The effect of dry needling on patient-reported outcomes in individuals with chronic ankle instability: A critically appraised topic

Jennifer F. Mullins, Arthur J. Nitz, Matthew C. Hoch

Research output: Contribution to journalArticlepeer-review

1 Scopus citations

Abstract

Clinical Scenario: Chronic ankle instability (CAI) and its associated recurrent sprains, feelings of instability, and decreased function occur in approximately 40% of individuals that suffer an ankle sprain. Despite these continued deficits, more effective treatment has yet to be established. Decreased sensorimotor function has been associated with CAI and may be amenable to dry needling treatment, thereby improving patient-reported outcomes (PROs). Focused Clinical Question: Does dry needling improve PROs in individuals with CAI? Summary of Key Findings: Two studies were identified that examined dry needling in participants with CAI. One of the two studies reported improvements in PROs (PEDro score 7/10) while the other study did not identify any changes (PEDro score 9/10). The inconsistent results were likely related to different treatment durations and followup timelines across the included evidence. Clinical Bottom Line: Based on the included studies, there is inconsistent evidence that dry needling can improve PROs in individuals with CAI. Strength of Recommendation: Utilizing the Strength of Recommendation Taxonomy (SORT) guidelines, level B evidence exists to recommend dry needling treatment to improve PROs for individuals with CAI.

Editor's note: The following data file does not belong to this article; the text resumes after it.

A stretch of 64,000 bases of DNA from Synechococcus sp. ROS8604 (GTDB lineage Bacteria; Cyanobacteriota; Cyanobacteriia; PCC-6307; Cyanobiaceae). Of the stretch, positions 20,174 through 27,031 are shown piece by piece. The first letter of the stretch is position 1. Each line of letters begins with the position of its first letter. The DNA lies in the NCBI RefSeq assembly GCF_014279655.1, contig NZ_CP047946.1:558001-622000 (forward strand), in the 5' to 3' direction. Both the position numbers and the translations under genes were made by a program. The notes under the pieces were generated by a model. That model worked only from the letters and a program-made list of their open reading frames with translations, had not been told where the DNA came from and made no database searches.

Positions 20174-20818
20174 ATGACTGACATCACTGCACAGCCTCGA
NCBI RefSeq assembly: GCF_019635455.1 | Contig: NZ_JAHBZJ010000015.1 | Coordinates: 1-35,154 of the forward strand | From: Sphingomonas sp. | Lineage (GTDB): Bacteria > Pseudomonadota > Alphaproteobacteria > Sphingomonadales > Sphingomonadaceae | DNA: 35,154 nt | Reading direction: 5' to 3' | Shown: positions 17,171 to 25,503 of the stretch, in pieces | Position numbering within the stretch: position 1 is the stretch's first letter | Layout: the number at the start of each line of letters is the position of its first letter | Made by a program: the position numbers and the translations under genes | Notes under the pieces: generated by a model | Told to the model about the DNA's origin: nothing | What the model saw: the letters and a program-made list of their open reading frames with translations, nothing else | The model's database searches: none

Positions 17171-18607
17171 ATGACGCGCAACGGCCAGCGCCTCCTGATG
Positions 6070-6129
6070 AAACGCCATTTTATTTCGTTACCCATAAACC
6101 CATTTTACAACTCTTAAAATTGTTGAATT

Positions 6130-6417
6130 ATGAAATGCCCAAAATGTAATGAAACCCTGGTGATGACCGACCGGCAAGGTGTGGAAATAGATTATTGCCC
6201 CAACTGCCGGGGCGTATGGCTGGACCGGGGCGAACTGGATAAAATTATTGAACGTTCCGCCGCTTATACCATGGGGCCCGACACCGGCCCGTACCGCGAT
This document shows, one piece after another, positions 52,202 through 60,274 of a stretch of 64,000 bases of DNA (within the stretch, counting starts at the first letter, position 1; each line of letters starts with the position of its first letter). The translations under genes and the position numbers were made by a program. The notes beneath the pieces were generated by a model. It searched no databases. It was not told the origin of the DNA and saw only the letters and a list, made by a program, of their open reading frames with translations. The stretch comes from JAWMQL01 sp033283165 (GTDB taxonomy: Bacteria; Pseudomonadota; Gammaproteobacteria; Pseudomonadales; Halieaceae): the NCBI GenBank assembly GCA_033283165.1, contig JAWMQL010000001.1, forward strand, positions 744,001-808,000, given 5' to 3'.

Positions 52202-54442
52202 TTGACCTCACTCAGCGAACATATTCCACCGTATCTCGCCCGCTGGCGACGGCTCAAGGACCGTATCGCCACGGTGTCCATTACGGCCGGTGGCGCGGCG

Original languageEnglish
Pages (from-to)186-192
Number of pages7
JournalInternational Journal of Athletic Therapy and Training
Volume24
Issue number5
DOIs
StatePublished - Sep 2019

Bibliographical note

Publisher Copyright:
© 2019 Human Kinetics, Inc.

Keywords

  • Function
  • Functional ankle instability
  • Intramuscular manual therapy
  • Rehabilitation

ASJC Scopus subject areas

  • Orthopedics and Sports Medicine
  • Physical Therapy, Sports Therapy and Rehabilitation
  • Rehabilitation

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